Wasatch Cache National Forest

In partnership with: The Friends of the Utah Avalanche Forecast Center, Utah Department of Public Safety Division of Comprehensive Emergency Management, Salt Lake County, and Utah State Parks


The Utah Avalanche Center Home page is: http://www.avalanche.org/~uac/


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Avalanche advisory

Thursday, January 06, 2005


Good morning, this is Evelyn Lees with the Forest Service Utah Avalanche Center with your backcountry avalanche and mountain weather advisory.  Today is Thursday, January 06, 2005, and it’s 7:30 in the morning.


There are a few spots left in the Friends of the Utah Avalanche Center’s 3-day January 15-17 avalanche class.  Registration is at the Black Diamond retail store.


Current Conditions:

A weak storm system moving across northern Utah is producing more low density snow.  4 to 7” have fallen overnight, and snow totals since Tuesday night are in the one to 1 ½ foot range with about an inch of water.  At 10,000’, free air winds are from the west in the 15 to 20 mph range and temperatures are near 10.   Turning, riding and snowshoeing conditions are excellent in light powder on all aspects.


Avalanche Conditions:

The snowpack is a nightmare, and an incident yesterday is the perfect illustration.  A party skied 3 runs in upper Days with no incident, and then headed over to Main Days.  There, the first skier triggered a very large avalanche, approximately 2 to 4’ deep and over 400’ wide.  The person went the full distance, but amazingly came out on top and was able to ski out.  It’s a northeast facing slope at about 10,400’.  In addition, there is a report of another possible new slide in the Silver Fork Meadow Chutes and yesterday a few sensitive wind slabs were triggered along the ridges. In many drainages, steeper slopes have been skied and boarded with no problems over the past few days.  This pattern totally irritates me.  There are not too many places where the weight of a person could trigger a deep slide, but if you do it could be a monster, and your karma better be good.  With 15 to 20 mph westerly winds expected today, new drifts of wind blown snow will form along the ridgelines.  These soft drifts will be sensitive to the weight of a person on steep slopes.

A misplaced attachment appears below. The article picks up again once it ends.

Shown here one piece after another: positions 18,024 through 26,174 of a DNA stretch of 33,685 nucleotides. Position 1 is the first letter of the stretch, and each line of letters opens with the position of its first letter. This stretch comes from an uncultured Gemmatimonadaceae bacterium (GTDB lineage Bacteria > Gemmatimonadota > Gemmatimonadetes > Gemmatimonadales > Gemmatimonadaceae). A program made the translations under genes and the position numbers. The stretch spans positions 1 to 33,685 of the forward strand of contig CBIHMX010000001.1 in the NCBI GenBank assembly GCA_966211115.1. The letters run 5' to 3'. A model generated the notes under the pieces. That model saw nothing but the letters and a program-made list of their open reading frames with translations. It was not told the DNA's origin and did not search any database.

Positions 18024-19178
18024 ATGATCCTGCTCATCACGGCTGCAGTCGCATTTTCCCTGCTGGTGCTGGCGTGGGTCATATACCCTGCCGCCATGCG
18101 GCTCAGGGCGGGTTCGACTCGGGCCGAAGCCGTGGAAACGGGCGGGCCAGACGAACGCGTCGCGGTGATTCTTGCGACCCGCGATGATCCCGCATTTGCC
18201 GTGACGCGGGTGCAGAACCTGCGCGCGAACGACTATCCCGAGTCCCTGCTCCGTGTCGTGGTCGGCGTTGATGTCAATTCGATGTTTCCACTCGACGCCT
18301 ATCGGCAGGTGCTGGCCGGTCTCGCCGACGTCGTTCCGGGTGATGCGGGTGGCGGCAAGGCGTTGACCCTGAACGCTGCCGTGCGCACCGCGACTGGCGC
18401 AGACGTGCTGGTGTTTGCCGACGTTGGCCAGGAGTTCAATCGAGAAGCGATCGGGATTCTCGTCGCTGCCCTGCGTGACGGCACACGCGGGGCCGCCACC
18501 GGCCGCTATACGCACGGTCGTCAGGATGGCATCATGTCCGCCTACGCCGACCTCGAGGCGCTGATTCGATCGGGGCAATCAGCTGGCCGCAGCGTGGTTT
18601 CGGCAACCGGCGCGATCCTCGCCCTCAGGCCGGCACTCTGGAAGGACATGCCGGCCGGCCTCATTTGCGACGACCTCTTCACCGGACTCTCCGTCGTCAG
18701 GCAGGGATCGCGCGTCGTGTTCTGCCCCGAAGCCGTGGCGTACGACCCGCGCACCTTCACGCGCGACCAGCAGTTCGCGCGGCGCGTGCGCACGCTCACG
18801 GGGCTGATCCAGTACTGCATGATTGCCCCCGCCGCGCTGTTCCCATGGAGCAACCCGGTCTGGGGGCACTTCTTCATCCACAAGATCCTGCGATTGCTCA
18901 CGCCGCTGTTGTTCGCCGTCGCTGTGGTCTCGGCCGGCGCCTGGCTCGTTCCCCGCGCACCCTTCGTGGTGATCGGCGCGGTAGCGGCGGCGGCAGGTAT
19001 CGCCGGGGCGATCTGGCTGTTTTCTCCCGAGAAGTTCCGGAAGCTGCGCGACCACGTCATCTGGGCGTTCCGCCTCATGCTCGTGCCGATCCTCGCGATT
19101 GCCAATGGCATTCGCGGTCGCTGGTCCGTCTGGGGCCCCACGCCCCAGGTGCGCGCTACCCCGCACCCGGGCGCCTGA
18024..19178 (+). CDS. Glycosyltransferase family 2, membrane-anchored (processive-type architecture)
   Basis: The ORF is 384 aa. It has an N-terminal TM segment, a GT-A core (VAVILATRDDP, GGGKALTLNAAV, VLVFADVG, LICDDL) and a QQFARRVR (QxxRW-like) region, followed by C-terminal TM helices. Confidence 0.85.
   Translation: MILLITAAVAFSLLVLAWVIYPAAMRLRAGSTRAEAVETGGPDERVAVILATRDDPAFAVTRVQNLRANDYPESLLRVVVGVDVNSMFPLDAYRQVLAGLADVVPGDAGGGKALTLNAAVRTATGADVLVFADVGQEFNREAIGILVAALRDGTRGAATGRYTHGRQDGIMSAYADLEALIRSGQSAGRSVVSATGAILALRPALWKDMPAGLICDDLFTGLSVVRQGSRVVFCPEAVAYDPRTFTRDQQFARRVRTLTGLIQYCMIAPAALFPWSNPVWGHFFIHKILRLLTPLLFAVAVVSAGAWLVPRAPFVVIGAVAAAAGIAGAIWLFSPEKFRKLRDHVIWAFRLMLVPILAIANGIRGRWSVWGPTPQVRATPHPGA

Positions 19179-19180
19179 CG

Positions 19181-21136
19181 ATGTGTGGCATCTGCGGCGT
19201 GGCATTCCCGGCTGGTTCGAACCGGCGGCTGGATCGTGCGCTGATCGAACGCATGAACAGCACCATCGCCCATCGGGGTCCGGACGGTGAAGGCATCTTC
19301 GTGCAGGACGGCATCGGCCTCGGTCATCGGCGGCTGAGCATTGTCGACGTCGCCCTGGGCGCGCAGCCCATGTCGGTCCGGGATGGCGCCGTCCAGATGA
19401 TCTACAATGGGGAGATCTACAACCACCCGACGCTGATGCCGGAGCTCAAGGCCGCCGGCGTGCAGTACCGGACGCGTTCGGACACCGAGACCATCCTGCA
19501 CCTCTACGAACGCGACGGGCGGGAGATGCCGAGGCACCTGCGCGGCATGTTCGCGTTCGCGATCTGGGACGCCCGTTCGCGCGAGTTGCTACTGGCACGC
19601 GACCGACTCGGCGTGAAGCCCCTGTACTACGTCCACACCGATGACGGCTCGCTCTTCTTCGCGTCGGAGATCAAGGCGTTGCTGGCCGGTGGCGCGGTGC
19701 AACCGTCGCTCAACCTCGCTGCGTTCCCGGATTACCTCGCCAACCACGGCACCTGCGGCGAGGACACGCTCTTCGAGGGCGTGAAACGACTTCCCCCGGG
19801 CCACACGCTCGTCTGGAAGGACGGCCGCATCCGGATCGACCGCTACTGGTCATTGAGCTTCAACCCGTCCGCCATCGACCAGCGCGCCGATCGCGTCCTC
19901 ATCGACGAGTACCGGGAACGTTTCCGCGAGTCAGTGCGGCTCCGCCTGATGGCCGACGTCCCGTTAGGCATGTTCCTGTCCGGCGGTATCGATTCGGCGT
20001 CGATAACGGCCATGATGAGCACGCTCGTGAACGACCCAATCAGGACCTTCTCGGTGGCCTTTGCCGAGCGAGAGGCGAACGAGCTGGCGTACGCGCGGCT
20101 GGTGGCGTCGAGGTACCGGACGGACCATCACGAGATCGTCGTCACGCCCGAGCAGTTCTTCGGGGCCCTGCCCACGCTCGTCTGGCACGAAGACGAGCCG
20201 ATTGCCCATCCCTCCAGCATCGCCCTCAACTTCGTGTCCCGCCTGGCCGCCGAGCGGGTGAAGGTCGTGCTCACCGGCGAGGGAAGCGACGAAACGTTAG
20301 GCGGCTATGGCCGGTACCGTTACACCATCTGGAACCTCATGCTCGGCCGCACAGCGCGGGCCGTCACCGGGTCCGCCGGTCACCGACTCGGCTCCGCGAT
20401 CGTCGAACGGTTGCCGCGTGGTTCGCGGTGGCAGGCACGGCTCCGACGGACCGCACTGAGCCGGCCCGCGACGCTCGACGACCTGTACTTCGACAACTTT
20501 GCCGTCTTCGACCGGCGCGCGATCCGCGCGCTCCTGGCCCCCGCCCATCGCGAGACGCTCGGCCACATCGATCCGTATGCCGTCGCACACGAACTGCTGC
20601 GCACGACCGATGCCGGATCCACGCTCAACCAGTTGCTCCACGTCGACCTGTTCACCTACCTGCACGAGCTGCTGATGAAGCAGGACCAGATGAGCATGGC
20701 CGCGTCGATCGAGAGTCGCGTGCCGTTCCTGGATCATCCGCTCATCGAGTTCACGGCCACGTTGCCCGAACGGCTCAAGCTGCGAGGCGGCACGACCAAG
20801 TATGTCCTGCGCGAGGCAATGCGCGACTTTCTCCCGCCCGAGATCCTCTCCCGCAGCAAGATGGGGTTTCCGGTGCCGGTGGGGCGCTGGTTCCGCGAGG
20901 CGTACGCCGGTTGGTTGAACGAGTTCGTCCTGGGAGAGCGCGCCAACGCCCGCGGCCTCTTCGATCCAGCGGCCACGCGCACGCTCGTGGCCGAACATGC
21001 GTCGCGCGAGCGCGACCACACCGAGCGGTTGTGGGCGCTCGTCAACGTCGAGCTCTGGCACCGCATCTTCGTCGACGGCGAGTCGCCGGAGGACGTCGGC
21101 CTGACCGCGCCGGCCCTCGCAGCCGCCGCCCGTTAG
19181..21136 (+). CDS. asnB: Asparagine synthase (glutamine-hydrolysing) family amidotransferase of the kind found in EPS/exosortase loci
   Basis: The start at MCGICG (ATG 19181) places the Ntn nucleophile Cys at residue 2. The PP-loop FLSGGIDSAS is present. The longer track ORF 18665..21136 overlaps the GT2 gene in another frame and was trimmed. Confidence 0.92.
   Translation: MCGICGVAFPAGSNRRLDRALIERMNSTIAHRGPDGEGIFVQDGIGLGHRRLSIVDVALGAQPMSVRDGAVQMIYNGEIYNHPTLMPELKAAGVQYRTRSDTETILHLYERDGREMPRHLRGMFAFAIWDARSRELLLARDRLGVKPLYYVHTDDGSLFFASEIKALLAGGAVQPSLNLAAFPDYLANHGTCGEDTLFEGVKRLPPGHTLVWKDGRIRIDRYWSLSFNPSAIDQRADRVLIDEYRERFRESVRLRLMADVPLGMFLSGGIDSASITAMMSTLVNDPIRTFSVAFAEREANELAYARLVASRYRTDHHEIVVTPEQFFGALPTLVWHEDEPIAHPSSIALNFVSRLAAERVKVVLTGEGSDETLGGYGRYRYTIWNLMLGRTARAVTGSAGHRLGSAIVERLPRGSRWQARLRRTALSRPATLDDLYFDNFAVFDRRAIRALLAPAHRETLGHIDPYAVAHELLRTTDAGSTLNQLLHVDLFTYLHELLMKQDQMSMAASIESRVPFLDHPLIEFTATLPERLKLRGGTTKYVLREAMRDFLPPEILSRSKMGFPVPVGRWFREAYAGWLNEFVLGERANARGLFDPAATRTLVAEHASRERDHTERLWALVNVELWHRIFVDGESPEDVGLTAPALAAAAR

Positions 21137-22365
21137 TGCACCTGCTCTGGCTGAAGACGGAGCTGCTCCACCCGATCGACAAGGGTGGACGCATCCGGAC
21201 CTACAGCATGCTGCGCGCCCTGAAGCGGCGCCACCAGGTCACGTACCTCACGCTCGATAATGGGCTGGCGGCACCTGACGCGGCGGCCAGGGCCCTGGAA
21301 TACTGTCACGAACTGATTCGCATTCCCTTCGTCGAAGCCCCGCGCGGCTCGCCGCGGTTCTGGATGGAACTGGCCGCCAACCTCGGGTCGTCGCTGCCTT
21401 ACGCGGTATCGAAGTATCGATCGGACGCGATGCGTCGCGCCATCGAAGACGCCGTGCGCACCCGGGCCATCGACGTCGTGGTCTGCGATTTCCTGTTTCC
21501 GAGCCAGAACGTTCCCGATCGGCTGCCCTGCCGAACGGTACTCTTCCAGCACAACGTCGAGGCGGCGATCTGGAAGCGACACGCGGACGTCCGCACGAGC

Bottom Line:

The avalanche danger is CONSIDERABLE on northwest through southeast facing slopes of about 35 degrees and steeper, and on any steep slope with recent deposits of wind drifted snow.  This means human triggered avalanches are probable and natural avalanche possible.  Steep south through west facing slopes have a MODERATE danger. 


Mountain Weather:

A weak shortwave is moving across northern Utah and light snowfall will continue throughout most of the day, with 5 to 8” possible.  Winds will remain from the west, in the 15 to 20 mph range across the higher ridges.  Temperatures will be in the upper teens at 8,000’ and in the single digits at 10,000’.  Skies should become partly cloudy by tonight, and winds shift to the southwest.  The next strong Pacific storm system will start to affect the area Friday afternoon, with screeching southwest winds developing and continuing for much of the weekend.  A foot of snow is possible by Saturday afternoon.


The Wasatch Powderbird Guides did not fly yesterday and if possible, will be in Cardiff, Days, Silver, Grizzly and American Fork today.


Snowbird is hosting its 2nd annual Backcountry Avalanche Awareness Week January 31 – February 7th as a benefit for the Utah Avalanche Center.  On Friday, February 4th, there will be a fundraising dinner at Snowbird with presentations by Dave Breashears and Apa Sherpa and Lhapka Rita.  On February 5th and 6th, there will be a variety of classes offered at Snowbird.  For more information, go to www.backcountryawareness.com.


We do an early morning update around 6am each day on the 364-1591 line.


To report backcountry snow and avalanche conditions, especially if you observe or trigger an avalanche, call (801) 524-5304 or 1-800-662-4140, or email to [email protected] or fax to 801-524-6301.  The information in this advisory is from the U.S. Forest Service, which is solely responsible for its content.  This advisory describes general avalanche conditions and local variations always occur.


Brett Kobernik will update this advisory by 7:30 on Friday morning.


Thanks for calling




For an explanation of avalanche danger ratings: